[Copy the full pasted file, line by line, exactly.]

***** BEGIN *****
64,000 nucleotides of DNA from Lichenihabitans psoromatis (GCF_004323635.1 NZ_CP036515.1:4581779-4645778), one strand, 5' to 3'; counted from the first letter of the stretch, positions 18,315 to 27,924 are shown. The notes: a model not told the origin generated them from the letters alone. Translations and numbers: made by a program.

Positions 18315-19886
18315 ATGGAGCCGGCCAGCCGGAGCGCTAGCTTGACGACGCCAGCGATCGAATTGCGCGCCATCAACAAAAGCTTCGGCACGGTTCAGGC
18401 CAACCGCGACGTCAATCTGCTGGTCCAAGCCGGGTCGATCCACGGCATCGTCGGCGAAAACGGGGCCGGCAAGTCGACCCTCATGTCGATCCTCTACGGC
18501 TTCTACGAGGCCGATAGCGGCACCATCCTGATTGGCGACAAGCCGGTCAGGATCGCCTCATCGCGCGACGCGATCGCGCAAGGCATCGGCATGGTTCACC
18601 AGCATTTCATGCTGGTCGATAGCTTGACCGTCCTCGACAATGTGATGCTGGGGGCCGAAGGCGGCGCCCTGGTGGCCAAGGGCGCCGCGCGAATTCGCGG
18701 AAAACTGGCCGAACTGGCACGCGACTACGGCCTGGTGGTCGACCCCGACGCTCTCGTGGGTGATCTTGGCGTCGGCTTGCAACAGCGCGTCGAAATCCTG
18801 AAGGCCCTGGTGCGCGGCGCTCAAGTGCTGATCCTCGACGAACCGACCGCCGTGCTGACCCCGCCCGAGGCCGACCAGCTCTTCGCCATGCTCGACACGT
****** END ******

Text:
64,000 nucleotides of DNA from Lichenihabitans psoromatis (GCF_004323635.1 NZ_CP036515.1:4581779-4645778), one strand, 5' to 3'; counted from the first letter of the stretch, positions 18,315 to 27,924 are shown. The notes: a model not told the origin generated them from the letters alone. Translations and numbers: made by a program.

Positions 18315-19886
18315 ATGGAGCCGGCCAGCCGGAGCGCTAGCTTGACGACGCCAGCGATCGAATTGCGCGCCATCAACAAAAGCTTCGGCACGGTTCAGGC
18401 CAACCGCGACGTCAATCTGCTGGTCCAAGCCGGGTCGATCCACGGCATCGTCGGCGAAAACGGGGCCGGCAAGTCGACCCTCATGTCGATCCTCTACGGC
18501 TTCTACGAGGCCGATAGCGGCACCATCCTGATTGGCGACAAGCCGGTCAGGATCGCCTCATCGCGCGACGCGATCGCGCAAGGCATCGGCATGGTTCACC
18601 AGCATTTCATGCTGGTCGATAGCTTGACCGTCCTCGACAATGTGATGCTGGGGGCCGAAGGCGGCGCCCTGGTGGCCAAGGGCGCCGCGCGAATTCGCGG
18701 AAAACTGGCCGAACTGGCACGCGACTACGGCCTGGTGGTCGACCCCGACGCTCTCGTGGGTGATCTTGGCGTCGGCTTGCAACAGCGCGTCGAAATCCTG
18801 AAGGCCCTGGTGCGCGGCGCTCAAGTGCTGATCCTCGACGAACCGACCGCCGTGCTGACCCCGCCCGAGGCCGACCAGCTCTTCGCCATGCTCGACACGT